Featured Columns

Written by Mark Evilsizor
From his column Church Tech

Recently I learned about an uncommon genetic condition called Williams syndrome. A distinguishing characteristic of this disorder is that a person may be too trusting. One story told of a 9-year-old asking a complete stranger if she could go home with them. The article said sufferers of the syndrome “are literally pathologically trusting.” This reminded me of the way in which many of us conduct our digital lives.

We may live in neighborhoods with signs on our doors that say “No Soliciting.” And if some thoughtless soul deigns to ignore the warnings and rings our doorbell (always during supper), we will likely allow the intrusion to go unanswered. Occasionally, we may even peek through the door with a glare and declare, “No, thank you.” But thousands of solicitors beat paths to our electronic doors daily and some people not only open the door, they shake hands and invite them in by clicking on an email link. We trust too much.

Beware the Phishers

Most of the emails we receive are merely time wasters and cause no harm. But routinely I get an email with one solitary purpose—to do me harm. This is called phishing. The most common intent of phishing is to install software on a computer that allows the sender to control it. Once this is accomplished, the culprit may monitor our use of the Internet to obtain personal information, such as account names and passwords.

Selecting a bogus link might also make your personal computer part of a botnet. This is a massive army of maliciously controlled machines which may be rented by those wanting to attack a third party or other computers.

The most common intent of phishing is to install software on a computer that allows the sender to control it.

One type of phishing attack states that your username and password have been compromised. The email then offers to correct the problem—just confirm your username and password. If you do this, you hand them the keys with which they can impersonate you on the real site. We trust too much.

The most secure approach to email is to never click on any links, whether from a friend, a familiar business, or an organization which you are a part of, such as your bank, church, or school. It is quite easy to mimic exactly what a real email from another organization looks like. You can no longer rely on humorous grammar errors to give away those fake emails.

With the new school year beginning, a teacher friend received an email that appeared to be from the school district asking her to sign in to a site to retrieve important new classroom files for the year ahead. It seemed legit, but it wasn’t. She compromised her identity while giving the hacker a door to infect the district’s computers. The IT people were not happy.

If you receive an email notice from your credit card company, bank, or the IRS indicating an urgent need to resolve an issue, contact them by some means other than clicking on the email. You can phone, or visit their real website using a separate browser tab. Be sure to type in their website address directly rather than channeling through the email link. In this way you can respond to any legitimate alerts and avoid malicious ones.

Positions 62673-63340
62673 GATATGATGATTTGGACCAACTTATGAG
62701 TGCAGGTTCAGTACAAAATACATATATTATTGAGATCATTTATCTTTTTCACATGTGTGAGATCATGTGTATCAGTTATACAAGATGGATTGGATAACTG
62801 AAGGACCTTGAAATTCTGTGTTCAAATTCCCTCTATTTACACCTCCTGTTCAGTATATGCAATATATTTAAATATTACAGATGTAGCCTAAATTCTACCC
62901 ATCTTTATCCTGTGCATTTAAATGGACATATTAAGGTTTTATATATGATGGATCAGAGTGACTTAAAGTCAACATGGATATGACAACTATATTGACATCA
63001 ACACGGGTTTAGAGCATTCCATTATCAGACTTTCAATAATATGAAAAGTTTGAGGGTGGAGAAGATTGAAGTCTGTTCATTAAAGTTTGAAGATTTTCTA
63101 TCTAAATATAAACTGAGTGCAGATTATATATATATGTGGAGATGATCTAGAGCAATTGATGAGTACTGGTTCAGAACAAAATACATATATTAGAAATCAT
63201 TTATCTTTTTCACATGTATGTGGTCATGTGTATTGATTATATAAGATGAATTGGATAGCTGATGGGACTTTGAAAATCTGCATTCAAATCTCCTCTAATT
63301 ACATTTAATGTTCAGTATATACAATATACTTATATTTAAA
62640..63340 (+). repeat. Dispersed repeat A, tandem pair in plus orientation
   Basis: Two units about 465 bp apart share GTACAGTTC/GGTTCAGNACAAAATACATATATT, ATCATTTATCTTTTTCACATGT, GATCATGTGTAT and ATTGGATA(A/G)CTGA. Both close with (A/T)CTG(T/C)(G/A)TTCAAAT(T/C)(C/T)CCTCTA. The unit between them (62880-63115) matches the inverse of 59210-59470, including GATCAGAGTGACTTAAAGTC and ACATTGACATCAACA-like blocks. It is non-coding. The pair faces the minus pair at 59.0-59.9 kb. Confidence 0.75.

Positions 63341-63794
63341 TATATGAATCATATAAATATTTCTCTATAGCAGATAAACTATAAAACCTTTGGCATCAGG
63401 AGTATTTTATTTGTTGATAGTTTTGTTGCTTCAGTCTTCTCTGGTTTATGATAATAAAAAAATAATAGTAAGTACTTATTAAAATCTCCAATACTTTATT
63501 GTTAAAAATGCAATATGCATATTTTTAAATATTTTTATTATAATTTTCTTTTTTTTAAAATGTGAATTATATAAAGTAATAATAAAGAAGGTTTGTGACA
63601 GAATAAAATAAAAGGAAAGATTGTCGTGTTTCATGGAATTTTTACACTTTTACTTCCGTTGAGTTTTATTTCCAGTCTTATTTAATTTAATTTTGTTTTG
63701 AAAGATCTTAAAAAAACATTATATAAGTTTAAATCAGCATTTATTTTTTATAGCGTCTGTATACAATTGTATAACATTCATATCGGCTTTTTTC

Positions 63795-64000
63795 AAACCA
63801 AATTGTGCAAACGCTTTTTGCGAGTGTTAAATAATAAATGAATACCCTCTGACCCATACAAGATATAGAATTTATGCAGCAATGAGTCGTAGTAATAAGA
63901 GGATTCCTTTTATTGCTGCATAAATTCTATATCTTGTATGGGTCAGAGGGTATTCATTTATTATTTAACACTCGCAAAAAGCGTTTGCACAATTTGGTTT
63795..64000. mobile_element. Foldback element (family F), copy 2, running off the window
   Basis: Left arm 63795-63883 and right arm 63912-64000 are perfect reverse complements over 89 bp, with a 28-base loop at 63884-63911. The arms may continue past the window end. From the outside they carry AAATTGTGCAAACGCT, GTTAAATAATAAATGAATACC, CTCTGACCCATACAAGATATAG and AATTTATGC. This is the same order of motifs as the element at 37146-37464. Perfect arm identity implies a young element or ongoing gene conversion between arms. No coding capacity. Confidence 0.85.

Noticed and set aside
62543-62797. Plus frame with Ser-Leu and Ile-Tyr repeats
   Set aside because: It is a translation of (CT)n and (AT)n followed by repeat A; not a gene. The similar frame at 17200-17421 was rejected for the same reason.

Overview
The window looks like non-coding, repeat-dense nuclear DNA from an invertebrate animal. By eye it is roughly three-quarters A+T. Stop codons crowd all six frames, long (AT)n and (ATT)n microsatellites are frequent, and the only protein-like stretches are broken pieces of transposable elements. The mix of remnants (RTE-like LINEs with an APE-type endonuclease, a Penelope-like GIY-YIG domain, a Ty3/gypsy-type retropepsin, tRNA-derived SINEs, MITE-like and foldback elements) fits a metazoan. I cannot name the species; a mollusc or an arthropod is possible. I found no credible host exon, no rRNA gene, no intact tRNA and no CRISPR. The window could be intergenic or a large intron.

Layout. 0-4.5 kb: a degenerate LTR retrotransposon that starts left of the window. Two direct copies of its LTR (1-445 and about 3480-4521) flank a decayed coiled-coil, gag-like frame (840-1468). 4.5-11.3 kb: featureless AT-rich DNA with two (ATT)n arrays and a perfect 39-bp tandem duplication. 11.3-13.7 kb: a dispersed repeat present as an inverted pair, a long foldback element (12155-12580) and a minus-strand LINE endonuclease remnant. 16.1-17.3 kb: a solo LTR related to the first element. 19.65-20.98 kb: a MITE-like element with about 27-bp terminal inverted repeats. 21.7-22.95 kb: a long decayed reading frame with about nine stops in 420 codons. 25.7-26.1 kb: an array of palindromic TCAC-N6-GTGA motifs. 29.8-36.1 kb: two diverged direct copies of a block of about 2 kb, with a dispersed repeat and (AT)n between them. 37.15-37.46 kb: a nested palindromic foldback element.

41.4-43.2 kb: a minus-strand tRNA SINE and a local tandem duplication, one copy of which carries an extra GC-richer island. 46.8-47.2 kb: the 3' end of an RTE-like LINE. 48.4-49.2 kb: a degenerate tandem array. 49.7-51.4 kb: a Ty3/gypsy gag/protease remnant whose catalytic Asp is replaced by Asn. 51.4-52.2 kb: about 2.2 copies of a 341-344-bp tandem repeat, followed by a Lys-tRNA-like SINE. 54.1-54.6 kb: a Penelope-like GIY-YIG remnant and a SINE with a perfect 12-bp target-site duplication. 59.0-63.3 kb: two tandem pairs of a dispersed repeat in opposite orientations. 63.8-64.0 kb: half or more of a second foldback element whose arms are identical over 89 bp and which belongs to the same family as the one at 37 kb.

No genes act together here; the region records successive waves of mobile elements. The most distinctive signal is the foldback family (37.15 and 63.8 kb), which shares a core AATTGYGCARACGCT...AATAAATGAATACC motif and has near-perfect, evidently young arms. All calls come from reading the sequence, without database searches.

For certain email interactions clicking on a link is almost unavoidable; however, you can reduce your risk of being phished. Here are a few suggestions.

Avoiding the Hook

Consider whether you are expecting an email from an organization at this time. If you just attended your annual insurance meeting at work, and the presenter mentioned that you would receive something, then the new email has a high probability of being trustworthy. If a friend says he will send a link to a great new book he is reading, then you can feel confident that the email from him is safe. However, if something arrives out of the blue, with no confirming context, and contains a link, then it should be regarded as suspect—regardless of the name on the return address.

If an email has no text and the message is simply a graphic image, it should be regarded as suspect. You can also hover the cursor over any links in an email to see where they point to. I recently received an email purporting to come from a vendor I work with. It looked like the real thing. When I hovered over the links, however, I noticed that some were legitimate, i.e., they had the company name and website in them, but some were to unknown entities in other countries, e.g., asdf.ru or xyz.fr. It is not too difficult to make these links difficult to discern, so when in doubt, don’t click it.

My wife is aware of the security realities of using the Internet, and she often says life would be much simpler if everyone would just be nice and get along. I agree, but until we are using heaven’s email server, we all need to beware and not trust too much.

Mark Evilsizor has worked in Information Technology for more than 20 years. He currently serves as head of IT for the Linda Hall Library in Kansas City, Mo. Views and opinions expressed are strictly his own.

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